The most incisive guide to issues facing the American family today . . . An invaluable resource for anyone wishing to stay on the cutting edge of research on family trends.

-W. Bradford Wilcox
Associate Professor of Sociology, University of Virginia 

Formula for Misery? Family Complexity Squared

Bryce J. Christensen and Nicole M. King

Progressives love complexity in family life. Indeed, they mock the natural family—father, mother, and children—as a relic of the simple-minded age of Ozzie and Harriet. But when researchers at Bowling Green State University used a new statistical definition of family complexity to assess American social patterns, they concluded that Americans living in complex families are distinctly disadvantaged.

In recent decades, when researchers have identified a child’s family structure, they have typically focused exclusively on the parents that child lives with: two biological parents, just one biological parent, or one biological parent and a stepparent. But because the researchers at Bowling Green State University believe this understanding of family structure is too narrow, they have devised a more sophisticated conception of family structure, one that incorporates a broader measure of the complexity of family life as determined not only by the parents a child lives with but also the siblings.

As the Bowling Green scholars explain, “We classify children living in complex families as those who reside with a single parent, stepparent (cohabiting or married), half sibling, or stepsibling. This indicator accounts for the parent-child relationship as well as child-child relationships.” As the researchers further explain, their new “measure of family complexity . . . merges family structure and sibling composition to distinguish between simple two-biological-parent families, families with complex-sibling (half or stepsiblings) arrangements, and complex-parent (stepparent, single-parent) families.”

To test the utility of this new metric, the Bowling Green researchers assess nationally representative data collected between 1996 and 2009. These data reveal that “the share of children living in simple two-biological-parent families (no sibling or parent complexity) declined from 62.7 percent in 1996 to 59.2 percent in 2009.” For the same period, the researchers detect “almost no change in the share of children experiencing only sibling complexity.” That is, the researchers find that in 2009 as in 1996 “about 8 percent of children living with two biological parents lived with a sibling who did not share the same parents. Thus, one in twelve children living with two biological parents had a sibling from a different set of parents.”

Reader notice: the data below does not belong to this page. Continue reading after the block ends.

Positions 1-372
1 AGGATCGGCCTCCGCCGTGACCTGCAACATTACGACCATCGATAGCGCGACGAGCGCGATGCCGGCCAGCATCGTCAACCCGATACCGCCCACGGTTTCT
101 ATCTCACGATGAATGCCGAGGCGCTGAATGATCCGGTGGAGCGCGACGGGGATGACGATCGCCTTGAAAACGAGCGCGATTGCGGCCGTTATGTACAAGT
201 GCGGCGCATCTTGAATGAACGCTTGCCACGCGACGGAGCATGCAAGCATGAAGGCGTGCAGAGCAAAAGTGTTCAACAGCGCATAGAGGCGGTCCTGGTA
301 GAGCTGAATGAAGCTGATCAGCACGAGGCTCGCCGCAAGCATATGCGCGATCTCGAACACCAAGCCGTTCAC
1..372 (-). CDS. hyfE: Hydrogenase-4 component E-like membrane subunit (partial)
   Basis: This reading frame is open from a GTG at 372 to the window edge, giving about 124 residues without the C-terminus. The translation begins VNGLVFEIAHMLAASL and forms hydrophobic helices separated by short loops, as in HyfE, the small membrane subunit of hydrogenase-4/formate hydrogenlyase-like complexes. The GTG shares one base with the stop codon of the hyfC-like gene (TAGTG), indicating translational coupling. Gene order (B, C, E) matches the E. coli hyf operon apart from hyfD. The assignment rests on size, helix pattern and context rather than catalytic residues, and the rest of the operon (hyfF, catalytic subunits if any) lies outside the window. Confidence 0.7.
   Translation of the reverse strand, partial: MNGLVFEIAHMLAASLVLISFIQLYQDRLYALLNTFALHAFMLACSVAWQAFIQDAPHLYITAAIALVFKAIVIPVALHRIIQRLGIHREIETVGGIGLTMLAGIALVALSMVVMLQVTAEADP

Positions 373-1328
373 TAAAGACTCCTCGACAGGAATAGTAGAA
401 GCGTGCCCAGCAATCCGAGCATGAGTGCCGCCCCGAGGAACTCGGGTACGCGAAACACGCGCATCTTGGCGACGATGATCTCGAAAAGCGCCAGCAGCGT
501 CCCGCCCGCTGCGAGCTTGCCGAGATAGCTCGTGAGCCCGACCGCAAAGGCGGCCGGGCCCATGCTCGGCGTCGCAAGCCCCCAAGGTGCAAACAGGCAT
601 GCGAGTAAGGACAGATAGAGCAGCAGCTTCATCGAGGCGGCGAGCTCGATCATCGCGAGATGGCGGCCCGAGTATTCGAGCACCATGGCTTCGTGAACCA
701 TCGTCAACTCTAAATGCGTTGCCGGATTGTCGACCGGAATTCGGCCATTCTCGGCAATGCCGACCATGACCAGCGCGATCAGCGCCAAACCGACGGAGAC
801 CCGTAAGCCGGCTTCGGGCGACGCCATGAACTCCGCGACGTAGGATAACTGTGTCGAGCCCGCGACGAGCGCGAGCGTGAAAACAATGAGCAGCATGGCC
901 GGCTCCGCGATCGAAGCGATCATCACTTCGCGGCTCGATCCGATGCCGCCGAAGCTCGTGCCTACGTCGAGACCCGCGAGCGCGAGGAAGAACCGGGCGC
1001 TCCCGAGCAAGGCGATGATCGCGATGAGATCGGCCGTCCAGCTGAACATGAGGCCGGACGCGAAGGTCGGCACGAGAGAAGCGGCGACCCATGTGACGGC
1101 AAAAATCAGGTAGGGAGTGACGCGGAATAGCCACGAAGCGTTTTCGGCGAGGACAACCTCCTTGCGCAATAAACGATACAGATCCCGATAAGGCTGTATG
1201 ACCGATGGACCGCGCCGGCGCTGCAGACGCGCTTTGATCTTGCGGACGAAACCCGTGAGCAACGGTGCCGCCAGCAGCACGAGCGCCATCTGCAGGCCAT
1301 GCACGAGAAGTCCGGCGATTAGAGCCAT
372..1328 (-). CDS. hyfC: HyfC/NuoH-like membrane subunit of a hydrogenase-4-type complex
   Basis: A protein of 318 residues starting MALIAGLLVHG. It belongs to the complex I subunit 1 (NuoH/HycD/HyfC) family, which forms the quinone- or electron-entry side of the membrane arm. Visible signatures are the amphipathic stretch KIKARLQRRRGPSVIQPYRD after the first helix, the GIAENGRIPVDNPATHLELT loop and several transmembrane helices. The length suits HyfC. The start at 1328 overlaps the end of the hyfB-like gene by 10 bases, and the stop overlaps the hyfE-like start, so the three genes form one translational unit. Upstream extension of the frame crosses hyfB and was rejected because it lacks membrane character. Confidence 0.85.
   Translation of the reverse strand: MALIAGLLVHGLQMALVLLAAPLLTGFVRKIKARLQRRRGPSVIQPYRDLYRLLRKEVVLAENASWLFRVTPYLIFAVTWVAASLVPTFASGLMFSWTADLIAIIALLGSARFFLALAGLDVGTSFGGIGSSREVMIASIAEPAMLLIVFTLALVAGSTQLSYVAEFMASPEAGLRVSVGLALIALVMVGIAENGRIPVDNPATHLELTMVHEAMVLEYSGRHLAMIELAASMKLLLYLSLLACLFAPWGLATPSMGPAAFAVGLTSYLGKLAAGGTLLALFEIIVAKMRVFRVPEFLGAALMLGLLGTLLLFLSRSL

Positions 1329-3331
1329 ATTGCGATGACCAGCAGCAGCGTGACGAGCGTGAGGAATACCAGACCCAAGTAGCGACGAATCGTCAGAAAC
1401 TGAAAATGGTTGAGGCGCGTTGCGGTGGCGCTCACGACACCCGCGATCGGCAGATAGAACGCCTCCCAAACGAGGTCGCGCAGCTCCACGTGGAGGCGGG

However, while sibling complexity remained flat during the period in question, the researchers do detect “a small increase in the share of children experiencing only parent complexity, meaning they live with only one biological parent and full (or no) siblings.” This increase in parent complexity appears in statistics indicating that “in 1996, one-quarter (25.1 percent) of children lived with only one biological parent and full siblings [but] in 2009 28.5 percent of children lived with one biological parent and full siblings.” The researchers note that most of the children living with one biological parent and full siblings are “living with a single mother and full siblings,” while the rest live in stepfamilies (cohabiting or married).

But the finding that “overall levels of family complexity only modestly increased since 1996” ought not foster complacency. Quite otherwise. For this study establishes that “family complexity is most concentrated among the disadvantaged.” More particularly, the data establishes that “just 21 percent of children of highly educated parents were in complex families, whereas roughly half of those whose parents had lower levels of education were in complex families. Sibling complexity was over twice as high for children without a college-educated parent: 5.7 and 14.8 percent, respectively.”

Rendering the correlation between family complexity and social disadvantage even more sobering are the indications that such complexity will grow. “Growth in family complexity is expected,” the researchers acknowledge, “due to changes over the last 50 years in union formation and instability, along with rises in the number and types of family transitions.” How can family complexity not grow in a social environment defined by “high rates of nonmarital fertility (40 percent of children are born outside of marriage), growth in cohabitation (60 percent of young adults having ever cohabited), delays in the timing of marriage (median age at marriage is 27 for women and 28.7 for men), stable high rates of divorce (40 percent of first marriages end in divorce), and high levels of repartnering and multiple-partner fertility”? And how can rising family complexity not translate into more and more social misery?

Perhaps it is time to stop mocking the simpler age of Ozzie and Harriet.

(Wendy D. Manning, Susan L. Brown, and J. Bart Stykes, “Family Complexity among Children in the United States,” Annals of the American Academy of Political and Social Science 654.1 [2014]: 48-65.)